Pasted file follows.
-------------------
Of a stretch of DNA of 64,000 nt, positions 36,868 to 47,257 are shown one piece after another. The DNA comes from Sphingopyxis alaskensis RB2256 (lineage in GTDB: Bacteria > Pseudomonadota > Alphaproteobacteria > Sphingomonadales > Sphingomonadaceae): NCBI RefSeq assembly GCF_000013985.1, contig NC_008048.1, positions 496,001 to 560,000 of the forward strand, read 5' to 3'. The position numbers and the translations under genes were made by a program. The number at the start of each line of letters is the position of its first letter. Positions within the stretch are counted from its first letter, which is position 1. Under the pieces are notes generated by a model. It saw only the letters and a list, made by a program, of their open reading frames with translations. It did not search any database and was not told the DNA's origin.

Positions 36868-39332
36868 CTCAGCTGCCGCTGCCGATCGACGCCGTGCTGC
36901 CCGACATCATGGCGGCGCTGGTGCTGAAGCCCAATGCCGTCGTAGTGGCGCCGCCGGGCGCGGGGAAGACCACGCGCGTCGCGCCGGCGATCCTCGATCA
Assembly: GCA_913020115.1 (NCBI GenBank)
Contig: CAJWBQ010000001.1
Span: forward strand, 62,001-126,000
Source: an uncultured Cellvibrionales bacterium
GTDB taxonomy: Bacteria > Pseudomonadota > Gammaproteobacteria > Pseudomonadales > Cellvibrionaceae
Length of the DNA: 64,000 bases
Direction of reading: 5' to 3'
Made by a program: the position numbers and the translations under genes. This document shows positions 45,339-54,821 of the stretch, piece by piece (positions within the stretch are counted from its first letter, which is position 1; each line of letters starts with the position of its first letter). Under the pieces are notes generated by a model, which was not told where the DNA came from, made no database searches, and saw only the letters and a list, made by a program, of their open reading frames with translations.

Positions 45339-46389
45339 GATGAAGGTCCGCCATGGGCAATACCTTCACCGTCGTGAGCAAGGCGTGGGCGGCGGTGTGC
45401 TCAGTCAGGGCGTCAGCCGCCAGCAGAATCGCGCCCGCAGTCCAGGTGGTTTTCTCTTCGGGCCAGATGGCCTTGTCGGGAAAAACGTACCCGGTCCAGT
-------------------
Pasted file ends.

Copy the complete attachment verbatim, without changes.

Of a stretch of DNA of 64,000 nt, positions 36,868 to 47,257 are shown one piece after another. The DNA comes from Sphingopyxis alaskensis RB2256 (lineage in GTDB: Bacteria > Pseudomonadota > Alphaproteobacteria > Sphingomonadales > Sphingomonadaceae): NCBI RefSeq assembly GCF_000013985.1, contig NC_008048.1, positions 496,001 to 560,000 of the forward strand, read 5' to 3'. The position numbers and the translations under genes were made by a program. The number at the start of each line of letters is the position of its first letter. Positions within the stretch are counted from its first letter, which is position 1. Under the pieces are notes generated by a model. It saw only the letters and a list, made by a program, of their open reading frames with translations. It did not search any database and was not told the DNA's origin.

Positions 36868-39332
36868 CTCAGCTGCCGCTGCCGATCGACGCCGTGCTGC
36901 CCGACATCATGGCGGCGCTGGTGCTGAAGCCCAATGCCGTCGTAGTGGCGCCGCCGGGCGCGGGGAAGACCACGCGCGTCGCGCCGGCGATCCTCGATCA
Assembly: GCA_913020115.1 (NCBI GenBank)
Contig: CAJWBQ010000001.1
Span: forward strand, 62,001-126,000
Source: an uncultured Cellvibrionales bacterium
GTDB taxonomy: Bacteria > Pseudomonadota > Gammaproteobacteria > Pseudomonadales > Cellvibrionaceae
Length of the DNA: 64,000 bases
Direction of reading: 5' to 3'
Made by a program: the position numbers and the translations under genes. This document shows positions 45,339-54,821 of the stretch, piece by piece (positions within the stretch are counted from its first letter, which is position 1; each line of letters starts with the position of its first letter). Under the pieces are notes generated by a model, which was not told where the DNA came from, made no database searches, and saw only the letters and a list, made by a program, of their open reading frames with translations.

Positions 45339-46389
45339 GATGAAGGTCCGCCATGGGCAATACCTTCACCGTCGTGAGCAAGGCGTGGGCGGCGGTGTGC
45401 TCAGTCAGGGCGTCAGCCGCCAGCAGAATCGCGCCCGCAGTCCAGGTGGTTTTCTCTTCGGGCCAGATGGCCTTGTCGGGAAAAACGTACCCGGTCCAGT